FYIG had the chance to play Yoshi’s new portable adventure this past week. Find out what we thought in our Poochy and Yoshi’s Woolly World Review!
|Release Date||January 19th, 2017|
Yoshi has been my favourite Nintendo character since the first time I played Mario Kart 64. He’s had his own fair share of games, but very few of them outside of the Yoshi’s Island games have been that memorable. I never had the opportunity to play Yoshi’s Woolly World when it came out for the Wii U, but it was always a game I wanted to try at some point in time. Luckily, Nintendo decided to bring the lovable 2D platformer to the 3DS last month as Poochy and Yoshi’s Woolly World. The transition to the smaller screen didn’t take away from the beautiful visuals and well-constructed levels. This feels like a game that was tailor-made for the 3DS.
Poochy and Yoshi’s Woolly World is a platformer starring Mario’s dinosaur companion, Yoshi, and involves a world made of yarn (obviously). Yoshi swallows enemies and turns them into yarn balls. He can then shoot these yarn balls as projectiles to incapacitate other enemies or to reveal secret platforms and gems. It’s a pretty straightforward game, but there is a lot of content in each level and if you try and fly through it, you’ll probably miss a good portion of the collectibles and secret areas.
This version of the game contains all 6 worlds with 8 levels each from the Wii U version while also adding in extra levels when collecting certain collectibles. Players can choose between Standard Mode and Mellow Mode. The standard levels are what you’d expect from a platformer and become quite difficult later in the game. The lack of a level timer and unlimited lives makes it easy to pick up and play anytime. There were many times where I’d pick up my 3DS for a few minutes to get through a level before putting it back down to do something else. For the completionist in you, there are 5 vials of yarn, 5 flowers, 20 crafting parts, and gems to collect in each level. These collectibles are well-hidden and it takes some dedication to find everything in the game.
Mellow Mode takes the difficulty down a notch by giving Yoshi wings. This makes it almost impossible to die in pits or other death traps (not that that was too difficult to begin with because of Yoshi’s hover). This is where Poochy comes in as well, as three little Poochies help you through the game by sniffing out different secret areas and tugging on strands of yarn. It’s a really great way to add a little hint system in and it works really well without making the game incredibly easy. Poochy will take out some of the more difficult enemies in the game as well which is part of the Mellow Mode experience. I honestly enjoyed Mellow Mode more because Yoshi moved faster and the movement felt smoother. I wish I had the option to tweak the running speed in Standard Mode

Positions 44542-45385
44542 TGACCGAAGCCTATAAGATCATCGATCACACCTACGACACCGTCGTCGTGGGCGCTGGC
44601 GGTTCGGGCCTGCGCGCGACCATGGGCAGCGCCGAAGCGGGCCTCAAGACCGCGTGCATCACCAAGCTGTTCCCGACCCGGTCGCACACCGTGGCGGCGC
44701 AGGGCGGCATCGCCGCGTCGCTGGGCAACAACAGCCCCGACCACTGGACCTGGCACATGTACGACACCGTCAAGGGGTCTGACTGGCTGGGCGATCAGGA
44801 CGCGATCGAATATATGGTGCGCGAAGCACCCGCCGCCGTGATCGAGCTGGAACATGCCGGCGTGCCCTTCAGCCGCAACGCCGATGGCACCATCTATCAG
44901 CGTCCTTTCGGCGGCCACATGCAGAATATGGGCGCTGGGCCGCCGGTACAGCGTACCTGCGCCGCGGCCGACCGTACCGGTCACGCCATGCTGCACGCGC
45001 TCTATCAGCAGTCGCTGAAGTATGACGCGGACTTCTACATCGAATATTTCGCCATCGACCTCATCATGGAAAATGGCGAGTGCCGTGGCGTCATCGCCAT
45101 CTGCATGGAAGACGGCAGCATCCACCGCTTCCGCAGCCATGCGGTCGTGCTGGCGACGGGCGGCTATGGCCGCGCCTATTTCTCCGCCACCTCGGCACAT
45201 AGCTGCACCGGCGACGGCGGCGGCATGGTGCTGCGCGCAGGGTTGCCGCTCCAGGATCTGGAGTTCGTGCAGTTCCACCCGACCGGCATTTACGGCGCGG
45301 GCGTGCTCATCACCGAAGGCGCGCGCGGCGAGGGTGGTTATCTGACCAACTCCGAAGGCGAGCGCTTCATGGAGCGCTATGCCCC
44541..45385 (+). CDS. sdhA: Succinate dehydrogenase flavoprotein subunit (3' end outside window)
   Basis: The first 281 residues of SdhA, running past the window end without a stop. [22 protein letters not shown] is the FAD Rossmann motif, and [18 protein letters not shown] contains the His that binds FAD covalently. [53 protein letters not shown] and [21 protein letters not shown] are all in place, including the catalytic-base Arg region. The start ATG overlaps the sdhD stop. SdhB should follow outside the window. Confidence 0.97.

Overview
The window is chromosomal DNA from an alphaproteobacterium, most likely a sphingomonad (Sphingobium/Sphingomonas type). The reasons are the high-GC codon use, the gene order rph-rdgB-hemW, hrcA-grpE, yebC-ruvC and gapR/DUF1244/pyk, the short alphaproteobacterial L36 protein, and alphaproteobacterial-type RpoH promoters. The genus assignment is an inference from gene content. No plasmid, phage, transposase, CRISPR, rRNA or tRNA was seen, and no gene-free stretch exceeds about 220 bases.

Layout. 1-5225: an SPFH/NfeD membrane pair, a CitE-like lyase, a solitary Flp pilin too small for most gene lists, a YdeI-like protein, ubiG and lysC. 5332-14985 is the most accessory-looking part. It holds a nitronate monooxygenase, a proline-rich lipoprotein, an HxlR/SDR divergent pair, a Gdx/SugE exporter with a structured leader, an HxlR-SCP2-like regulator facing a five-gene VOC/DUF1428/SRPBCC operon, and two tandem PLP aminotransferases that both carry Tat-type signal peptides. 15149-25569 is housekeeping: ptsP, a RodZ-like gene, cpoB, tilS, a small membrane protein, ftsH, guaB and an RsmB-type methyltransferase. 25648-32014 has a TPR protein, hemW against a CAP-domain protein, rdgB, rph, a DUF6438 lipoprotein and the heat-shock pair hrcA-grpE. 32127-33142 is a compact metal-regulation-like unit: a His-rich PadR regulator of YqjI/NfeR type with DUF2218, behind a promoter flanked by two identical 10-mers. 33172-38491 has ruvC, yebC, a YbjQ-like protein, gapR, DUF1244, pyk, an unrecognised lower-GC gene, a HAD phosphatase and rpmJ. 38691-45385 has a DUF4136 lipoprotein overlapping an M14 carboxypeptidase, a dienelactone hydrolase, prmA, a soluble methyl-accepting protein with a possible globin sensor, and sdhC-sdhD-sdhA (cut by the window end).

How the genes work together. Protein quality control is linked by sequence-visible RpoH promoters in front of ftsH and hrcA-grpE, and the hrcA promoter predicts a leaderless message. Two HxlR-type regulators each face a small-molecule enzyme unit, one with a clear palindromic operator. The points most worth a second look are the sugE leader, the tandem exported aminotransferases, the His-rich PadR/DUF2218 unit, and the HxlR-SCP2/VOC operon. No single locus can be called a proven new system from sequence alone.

Outside of Story Mode, Poochy even appears in his own levels. These levels are running levels where Poochy runs automatically and you try to collect things. These levels are fairly short and outside of getting a high score and grabbing some collectibles, there isn’t much pay-off to completing them. It was a nice touch, but I preferred the main game by far over these little diversions.
The level design is great in Poochy and Yoshi’s Woolly World with each themed world being very reminiscent of most Nintendo platformers. There’s a lot of random exploring to do, but it never feels like anything is impossible. If you’re playing on Standard Mode, it really takes a keen eye to find everything in a level. This becomes even more difficult in later stages where puzzles and hidden exits are more intricate. Every once in a while, there is a transformation area where Yoshi will turn into a giant Yoshi, get an umbrella to catch an updraft, or even become a dolphin. These are great breaks in the gameplay and offer something a little different each time.
Boosters are available for those that want yet another edge to their game. I never felt the need to use these, but they’re pretty broad. They range from things like second chances from falling in pits to help in finding secrets to power ups. You can even scan in the Poochy Amiibo to get help from a single Poochy in a level. Scanning a Yarn Yoshi Amiibo ends up giving you a clone Yoshi in-game that mimics your every move. I’ve never been a huge fan of Amiibos, but they do a good job at implementing them in this game. It’s just another way that this game was made to be accessible to all ages.
The world map is pretty simplified on 3DS with a 2D map allowing you to run between worlds, different huts, and the Yoshi Theater. Poochy’s Hut is where you would find Poochy’s auto-run levels. Yoshi’s Hut adds a nice new ability to create your own Yoshi characters. It includes an Easy Mode which allows you to pick pre-made templates while Professional Mode allows you to customize to your liking. These creations can then be shared by using StreetPass. Yoshi Theater contains some art as well as some stop motion videos which have a question after each one. A correct answer gets you 500 gems, but they’re on a time unlock so it takes 31 days to view them all.
I loved Poochy and Yoshi’s Woolly World. It was the perfect type of game to bring to the 3DS and while it took a bit of a graphical downgrade, it’s still a beautiful looking game that is a joy to play through. Pick this one up if you haven’t already, it’s definitely a must-have for anyone that owns a 3DS.
*A copy of this game was provided to FYIG by Nintendo for review purposes*